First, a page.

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Performer Mayyadda singing at the University of Minnesota Juneteenth Celebration “We Are The Noise: The Echoes of Our Ancestors” captured on Saturday, June 15.
Best photos of June '24
Published June 23, 2024

A&E Fall Produce Guide: Squash

Why they should become part of your rotation, how to choose the right one and what to make with them.
Image by Alice Bennett
Butternut Squash in a Marcy Holmes community garden on Friday, Oct. 8.

When you think of squash, chances are the first one that comes to mind is the pumpkin. However, there’s more to the season’s squash selection than pumpkins, which you’ll find no shortage of in the fall. Most squash remain at their peak throughout the entire month of October, although they’ll last until the first hard freeze of the year, according to Terry Picha, owner of the Picha family farm in Eden Prairie, Minn.

There is a variety of winter squash grown and available in Minnesota. These squash varieties include pumpkin, acorn, delicata, spaghetti-types, Hubbard, kabocha, butternut-types and buttercup-types, according to University of Minnesota extension horticulturist Vincent Fritz and soil scientist Carl Rosen.

The most commonly sold squash for Picha, who’s been involved with the Minneapolis Farmers Market since 1953, are the butternut, buttercup, spaghetti, delicata and acorn. These varieties are dense and packed with flavor and range from sugary-sweet to mild.

While each of these squash varieties vary in flavor, they share common nutritional values. Squash contains high amounts of omega-3s, betacarotenos, vitamin A and vitamin C, according to 101 Market master gardener intern Hannah Stoll.
When it comes to choosing a ripe squash, Stoll says to pay attention to the color. The darker the skin, the riper it is. Additionally, check for texture. While squash skin tends to be relatively thick and sturdy by nature, the squash itself should land somewhere in the happy medium between super hard and super soft. In terms of choosing the right type of squash, that decision depends on what you’re looking to make with it.

Picha’s favorite way to enjoy acorn squash is as simple as coating it in some olive oil, seasonings of choice, and popping it into the oven for a quick and easy side dish. However, if you’re in need of some heartier dinner inspiration then I’d recommend making this stuffed acorn squash inspired by blog Pinch Me Good. The best part? The leftover stuffing mixture can be stored and used for additional meals.

  • Ingredients:
  • 1 regular size acorn squash 2 tbsp. olive oil
  • 1 tsp. salt
  • 1 tsp. pepper
  • 3 cloves minced garlic
  • 1 minced shallot
  • 1 cup sliced baby bella mushrooms
  • 2 cups spinach
  • ¼ cup chopped walnuts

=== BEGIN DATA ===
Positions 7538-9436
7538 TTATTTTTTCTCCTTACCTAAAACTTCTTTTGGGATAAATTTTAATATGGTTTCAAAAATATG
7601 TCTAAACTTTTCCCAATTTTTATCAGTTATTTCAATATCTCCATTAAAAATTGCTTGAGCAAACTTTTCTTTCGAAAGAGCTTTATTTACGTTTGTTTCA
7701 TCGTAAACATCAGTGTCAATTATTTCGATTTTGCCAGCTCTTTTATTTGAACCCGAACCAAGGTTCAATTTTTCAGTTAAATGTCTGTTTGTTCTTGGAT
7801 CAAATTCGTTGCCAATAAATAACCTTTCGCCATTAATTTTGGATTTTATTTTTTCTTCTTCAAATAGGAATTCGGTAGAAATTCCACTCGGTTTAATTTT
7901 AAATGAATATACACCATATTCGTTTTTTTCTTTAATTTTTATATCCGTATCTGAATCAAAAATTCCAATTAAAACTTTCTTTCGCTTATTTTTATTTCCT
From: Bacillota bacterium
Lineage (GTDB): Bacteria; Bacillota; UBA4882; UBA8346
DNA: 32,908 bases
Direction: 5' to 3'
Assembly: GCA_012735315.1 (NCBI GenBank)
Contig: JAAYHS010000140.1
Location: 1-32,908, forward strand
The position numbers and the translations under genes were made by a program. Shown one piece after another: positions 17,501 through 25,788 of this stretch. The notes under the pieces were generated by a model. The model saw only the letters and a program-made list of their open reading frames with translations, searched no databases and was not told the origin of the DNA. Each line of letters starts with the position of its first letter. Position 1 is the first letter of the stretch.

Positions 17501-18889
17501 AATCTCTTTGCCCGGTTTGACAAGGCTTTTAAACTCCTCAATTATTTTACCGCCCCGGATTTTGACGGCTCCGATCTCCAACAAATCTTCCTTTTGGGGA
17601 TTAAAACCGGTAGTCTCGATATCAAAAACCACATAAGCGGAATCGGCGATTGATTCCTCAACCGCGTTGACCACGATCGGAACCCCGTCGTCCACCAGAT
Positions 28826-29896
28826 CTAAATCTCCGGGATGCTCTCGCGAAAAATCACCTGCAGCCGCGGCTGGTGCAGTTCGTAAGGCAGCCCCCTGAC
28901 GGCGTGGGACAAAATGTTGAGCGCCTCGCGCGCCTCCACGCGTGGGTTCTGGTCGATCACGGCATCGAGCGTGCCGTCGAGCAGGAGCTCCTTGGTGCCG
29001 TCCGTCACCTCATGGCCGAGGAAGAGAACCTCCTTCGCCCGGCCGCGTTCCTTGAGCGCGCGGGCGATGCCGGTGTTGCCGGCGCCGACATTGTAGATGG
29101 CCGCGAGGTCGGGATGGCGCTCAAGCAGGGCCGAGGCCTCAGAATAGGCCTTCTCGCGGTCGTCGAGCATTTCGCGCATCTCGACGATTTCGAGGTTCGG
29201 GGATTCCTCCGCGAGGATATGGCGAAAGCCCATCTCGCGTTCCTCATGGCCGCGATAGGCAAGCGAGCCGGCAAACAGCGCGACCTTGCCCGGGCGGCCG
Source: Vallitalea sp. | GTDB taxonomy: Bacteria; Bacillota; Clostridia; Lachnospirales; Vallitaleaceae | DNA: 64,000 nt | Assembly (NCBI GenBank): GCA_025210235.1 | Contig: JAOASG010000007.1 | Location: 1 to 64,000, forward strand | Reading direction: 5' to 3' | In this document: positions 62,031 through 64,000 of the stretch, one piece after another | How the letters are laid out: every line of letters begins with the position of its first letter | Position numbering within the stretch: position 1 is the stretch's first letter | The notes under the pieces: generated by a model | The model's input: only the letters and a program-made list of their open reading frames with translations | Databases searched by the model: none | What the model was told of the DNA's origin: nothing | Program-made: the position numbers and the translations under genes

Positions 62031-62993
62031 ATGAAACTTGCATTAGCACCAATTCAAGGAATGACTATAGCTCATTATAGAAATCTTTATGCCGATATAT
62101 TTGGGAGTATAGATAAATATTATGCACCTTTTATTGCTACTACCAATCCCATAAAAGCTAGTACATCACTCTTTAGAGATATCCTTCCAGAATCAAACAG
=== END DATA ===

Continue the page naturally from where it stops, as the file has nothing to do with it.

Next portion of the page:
• 1 tsp. onion powder
  • 1 tsp. cumin
  • 1 tsp. chili powder2 cups cooked brown rice
  • Juice and zest of 1 orange
  • ½ cup grated parmesan cheese


  • Cut the squash.
  • Preheat the oven to 425 F. Grease a baking sheet with oil of choice. Brush the squash halves with olive oil and salt and pepper. Place the squash skin side down on the baking sheet. Bake for 25-30 minutes before removing from the oven.
  • While the squash is baking, assemble your filling. Heat a skillet over medium and add olive oil, garlic, shallots and mushrooms. Cook until browned, then add in spinach. Season with salt and pepper.
  • Once spinach is softened, toss in walnuts and season with onion powder, cumin and chili powder. Add in the brown rice and cook for two more minutes. Sprinkle it with parmesan cheese, letting it melt. Finish with orange zest and juice, tossing to evenly distribute.
  • Fill each half with as much filling as desired along with additional cheese if desired. Return to the oven and bake for 4-5 minutes, or until the tops are golden brown. Serve warm and enjoy.

For those who just can’t escape a yearning for the classic pumpkin, give these roasted pumpkin seeds from blog Cookie and Kate a go. Pie pumpkins or ornamental pumpkins can be used for their edible seeds. Packed with antioxidants and a subtle nuttiness, these seeds are also a good source of protein. Harvesting fresh pumpkin seeds can be a little messy, but it’s really as simple as scooping them out of the pumpkin and giving them a good rinse. I advise seasoning the seeds with both chili and garlic powder to add a little kick to the crunchiness.

  • Ingredients:
    1 ½ cup fresh pumpkin seeds
    2 tsp. olive oil
    ¼ tsp. salt


  • 2 tsp. maple syrup or honey for sweetness
  • 1 tsp. seasoning of choice (i.e. black pepper, pumpkin pie spice, cinnamon, etc.)


  • Preheat the oven to 425 F. Line a baking sheet with parchment paper.
  • Clean the pumpkin seeds by placing in a colander and removing all pumpkin flesh with water. Drain and place inside of a paper bag along with paper towels. Give it a good toss around until the seeds are mostly, if not completely, dry.
  • Arrange pumpkin seeds on the baking sheet. Coat in oil, optional sweetener and salt. Stir and coat seeds, then spread out evenly.
  • Let seeds bake for 12 to 16 minutes. Keep an eye on the seeds, stirring in 5-minute intervals. Remove from the oven when they’re golden brown.
  • Toss in optional seasonings, and enjoy hot or cooled.
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